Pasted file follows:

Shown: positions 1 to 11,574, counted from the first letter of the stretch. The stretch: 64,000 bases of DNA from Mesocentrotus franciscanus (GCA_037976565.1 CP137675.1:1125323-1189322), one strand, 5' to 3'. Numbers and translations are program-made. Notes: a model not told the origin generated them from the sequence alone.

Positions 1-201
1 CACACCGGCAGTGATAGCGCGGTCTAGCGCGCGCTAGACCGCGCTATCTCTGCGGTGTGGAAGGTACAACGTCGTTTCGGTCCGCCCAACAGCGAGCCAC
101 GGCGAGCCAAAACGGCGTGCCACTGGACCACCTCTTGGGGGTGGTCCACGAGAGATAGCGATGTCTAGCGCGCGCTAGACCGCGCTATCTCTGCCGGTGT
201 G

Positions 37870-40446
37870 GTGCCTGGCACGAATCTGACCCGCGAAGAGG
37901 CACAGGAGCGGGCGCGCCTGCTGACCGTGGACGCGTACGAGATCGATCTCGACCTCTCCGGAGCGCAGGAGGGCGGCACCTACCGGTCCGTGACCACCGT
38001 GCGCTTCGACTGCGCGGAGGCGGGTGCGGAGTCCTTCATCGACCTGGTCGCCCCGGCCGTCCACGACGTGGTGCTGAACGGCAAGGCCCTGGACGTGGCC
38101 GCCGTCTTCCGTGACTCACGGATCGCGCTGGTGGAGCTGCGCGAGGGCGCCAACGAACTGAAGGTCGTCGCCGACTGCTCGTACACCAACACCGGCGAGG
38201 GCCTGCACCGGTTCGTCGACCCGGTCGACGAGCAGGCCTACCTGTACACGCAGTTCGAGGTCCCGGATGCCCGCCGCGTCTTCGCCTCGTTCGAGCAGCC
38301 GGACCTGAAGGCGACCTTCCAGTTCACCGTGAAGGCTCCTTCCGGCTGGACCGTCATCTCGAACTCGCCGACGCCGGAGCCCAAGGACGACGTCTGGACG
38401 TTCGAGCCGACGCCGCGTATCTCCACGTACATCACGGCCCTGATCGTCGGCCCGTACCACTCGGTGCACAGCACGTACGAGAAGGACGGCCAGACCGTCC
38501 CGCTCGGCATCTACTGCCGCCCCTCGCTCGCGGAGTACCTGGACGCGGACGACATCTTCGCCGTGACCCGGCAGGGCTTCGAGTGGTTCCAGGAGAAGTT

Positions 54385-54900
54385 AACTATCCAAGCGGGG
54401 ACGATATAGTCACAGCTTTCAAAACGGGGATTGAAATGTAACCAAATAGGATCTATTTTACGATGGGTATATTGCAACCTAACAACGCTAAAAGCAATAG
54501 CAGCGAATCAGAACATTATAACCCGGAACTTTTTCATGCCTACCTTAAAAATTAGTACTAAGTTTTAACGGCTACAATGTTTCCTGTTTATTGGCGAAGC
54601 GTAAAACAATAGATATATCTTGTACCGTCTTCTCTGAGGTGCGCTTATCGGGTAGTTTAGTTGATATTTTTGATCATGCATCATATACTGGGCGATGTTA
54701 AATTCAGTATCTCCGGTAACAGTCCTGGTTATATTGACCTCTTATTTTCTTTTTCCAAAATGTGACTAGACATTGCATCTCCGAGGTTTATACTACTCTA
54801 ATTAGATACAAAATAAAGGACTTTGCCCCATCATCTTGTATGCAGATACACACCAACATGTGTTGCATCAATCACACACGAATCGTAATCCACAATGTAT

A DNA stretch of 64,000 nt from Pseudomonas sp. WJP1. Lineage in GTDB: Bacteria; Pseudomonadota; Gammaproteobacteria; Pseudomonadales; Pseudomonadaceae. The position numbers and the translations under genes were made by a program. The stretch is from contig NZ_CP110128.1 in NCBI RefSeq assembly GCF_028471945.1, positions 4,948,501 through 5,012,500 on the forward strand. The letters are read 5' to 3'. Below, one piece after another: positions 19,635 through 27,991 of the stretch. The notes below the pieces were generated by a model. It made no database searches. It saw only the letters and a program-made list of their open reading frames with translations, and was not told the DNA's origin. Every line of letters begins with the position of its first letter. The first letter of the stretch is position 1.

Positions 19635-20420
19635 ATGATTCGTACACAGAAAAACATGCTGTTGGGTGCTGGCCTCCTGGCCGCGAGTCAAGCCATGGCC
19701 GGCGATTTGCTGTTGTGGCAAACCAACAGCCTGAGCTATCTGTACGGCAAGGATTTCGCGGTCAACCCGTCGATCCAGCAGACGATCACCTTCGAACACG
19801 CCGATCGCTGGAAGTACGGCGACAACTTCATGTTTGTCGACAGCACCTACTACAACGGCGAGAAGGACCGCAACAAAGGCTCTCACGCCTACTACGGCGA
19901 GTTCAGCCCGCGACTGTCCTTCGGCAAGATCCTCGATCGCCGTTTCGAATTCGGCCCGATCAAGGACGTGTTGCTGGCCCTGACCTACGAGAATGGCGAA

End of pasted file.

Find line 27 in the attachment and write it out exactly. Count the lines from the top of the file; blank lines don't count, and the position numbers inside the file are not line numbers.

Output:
19901 GTTCAGCCCGCGACTGTCCTTCGGCAAGATCCTCGATCGCCGTTTCGAATTCGGCCCGATCAAGGACGTGTTGCTGGCCCTGACCTACGAGAATGGCGAA